Bridging the gap between low-level and high-level JavaScript Chart libraries.

August 02, 2018 0 Comments

Bridging the gap between low-level and high-level JavaScript Chart libraries.

 

 

Presenting data in an effective way is becoming more and more important in the data-driven world. For web developers, the choice of selecting the right data-visualization library is vast and the list of chart libraries is getting bigger every day. You might ask now — why again?

ApexCharts is a free and open-source modern charting library released under MIT license that helps developers to create interactive visualizations for web pages. It is developed to bridge the gap between the existing low-level and high-level chart libraries.

Granted, there are dozens of chart libraries including the commercial ones which have evolved heavily in the last decade. Many of them are simply amazing, but costly to use for a simple dashboard. Many of them are just bloated trying to do everything but fails to do one thing perfectly. ApexCharts attempts to pick good things from these libraries and provide one with a simple API. It doesn’t try to be a “one size fits all” solution, but rather a proposal to create modern charts for web dashboards.

We will compare ApexCharts with existing open-source high-level, declarative chart solutions and not a low-level chart library (eg., d3.js).

Many open-source chart libraries don’t support this highly interactive feature out of the box. Some do provide this as add-on but I haven’t seen a smoother experience in them. ApexCharts places good amount of importance to the zooming/scrolling and allows multiple options to traverse the data in the chart.

Informative labels along with lines placed over specific values on y-axis and/or x-axis can be incredibly helpful to interpret charts easily. ApexCharts has finite control over the placements of the annotations including font-size/color/border of the labels and line.

The true meaning of interactivity is — combining multiple charts and passing information one to other. This is achieved by triggering events on several actions and returning the new data in the callback functions — the new data then can be used to modify the data of other charts. This way we have unlimited possibilities to create charts based on other charts.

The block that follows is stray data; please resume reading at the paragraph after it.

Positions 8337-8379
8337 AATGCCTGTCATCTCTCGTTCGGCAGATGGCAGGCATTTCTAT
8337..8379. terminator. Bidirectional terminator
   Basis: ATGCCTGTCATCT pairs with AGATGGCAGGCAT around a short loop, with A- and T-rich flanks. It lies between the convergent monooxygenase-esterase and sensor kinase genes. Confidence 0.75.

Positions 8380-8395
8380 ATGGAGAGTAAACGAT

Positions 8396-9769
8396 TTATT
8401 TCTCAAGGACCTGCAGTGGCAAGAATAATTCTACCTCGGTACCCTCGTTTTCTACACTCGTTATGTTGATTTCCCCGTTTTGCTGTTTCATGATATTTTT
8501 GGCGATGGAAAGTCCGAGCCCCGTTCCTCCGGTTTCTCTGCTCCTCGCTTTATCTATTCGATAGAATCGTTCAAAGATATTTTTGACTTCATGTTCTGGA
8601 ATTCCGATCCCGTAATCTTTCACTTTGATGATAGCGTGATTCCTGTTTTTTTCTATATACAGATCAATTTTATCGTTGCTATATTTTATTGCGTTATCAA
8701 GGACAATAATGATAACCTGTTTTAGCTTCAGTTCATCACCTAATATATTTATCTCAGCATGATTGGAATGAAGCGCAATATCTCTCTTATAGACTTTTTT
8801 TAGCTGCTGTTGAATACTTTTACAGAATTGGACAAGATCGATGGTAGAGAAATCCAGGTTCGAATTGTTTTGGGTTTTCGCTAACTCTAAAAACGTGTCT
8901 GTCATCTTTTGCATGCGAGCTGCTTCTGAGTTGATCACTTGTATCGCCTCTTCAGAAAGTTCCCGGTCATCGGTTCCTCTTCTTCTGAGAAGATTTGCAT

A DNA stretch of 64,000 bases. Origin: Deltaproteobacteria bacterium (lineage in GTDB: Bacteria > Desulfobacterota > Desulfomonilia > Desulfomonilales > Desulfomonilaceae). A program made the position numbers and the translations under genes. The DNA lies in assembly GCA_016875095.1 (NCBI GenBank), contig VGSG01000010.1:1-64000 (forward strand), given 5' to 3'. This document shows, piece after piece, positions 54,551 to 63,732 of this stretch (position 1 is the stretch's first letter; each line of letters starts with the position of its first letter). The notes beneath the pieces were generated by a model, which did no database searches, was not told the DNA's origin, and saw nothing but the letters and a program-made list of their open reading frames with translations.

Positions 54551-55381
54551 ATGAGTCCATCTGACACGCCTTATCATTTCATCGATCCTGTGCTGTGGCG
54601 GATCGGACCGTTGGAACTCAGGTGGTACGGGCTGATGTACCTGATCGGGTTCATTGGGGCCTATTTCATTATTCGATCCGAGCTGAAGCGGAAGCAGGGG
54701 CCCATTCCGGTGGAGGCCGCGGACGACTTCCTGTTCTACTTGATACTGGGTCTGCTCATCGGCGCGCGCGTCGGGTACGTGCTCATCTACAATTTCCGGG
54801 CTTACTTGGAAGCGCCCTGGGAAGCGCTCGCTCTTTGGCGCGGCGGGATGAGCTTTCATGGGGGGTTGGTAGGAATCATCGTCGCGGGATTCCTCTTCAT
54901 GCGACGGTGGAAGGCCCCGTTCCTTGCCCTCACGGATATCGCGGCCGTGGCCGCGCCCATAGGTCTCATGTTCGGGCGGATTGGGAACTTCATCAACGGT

A yearly bar chart provides a broader view to a quarterly column chart on interaction

Responsiveness in charts isn’t just resizing the whole chart and make it equal to screen size, but allow to provide multiple configs for different screen sizes. ApexCharts has an intuitive way to override default config with another config based on viewport width.

A bar chart converted to column chart for smaller display size

Don’t just limit your charts with plain colors in the primary elements. Give colors, gradients, shadows, patterns, images to your chart components and customize to fit your design needs. You can even customize the SVG element through css as each element is given a unique class name.

Github inspired charts

The above visualization has 2 different area charts synchronized and are customized to Github style — a small example of unlimited possibilities.

Utilize sparkLines to indicate trends in data, for example, occasional increments or declines, monetary cycles, or to feature most extreme and least values.

Small lines and bars to show trends

Use Heatmaps to represent data through colors and shades. Frequently used with bigger data collections, they are valuable for recognizing patterns and area of focus.

Show data with the help of colors and shades to catch attention to particular regions

Often ignored, these tiny gauges are an important part of a dashboard and are useful in displaying single series data in small place.

Radialbars / circular gauges to enhance dashboards

ApexCharts has a single dependency on SVG.js, a battle-tested library. Without re-inventing the wheel in this area, we leverage the full power of SVG.js.

ApexCharts on Github


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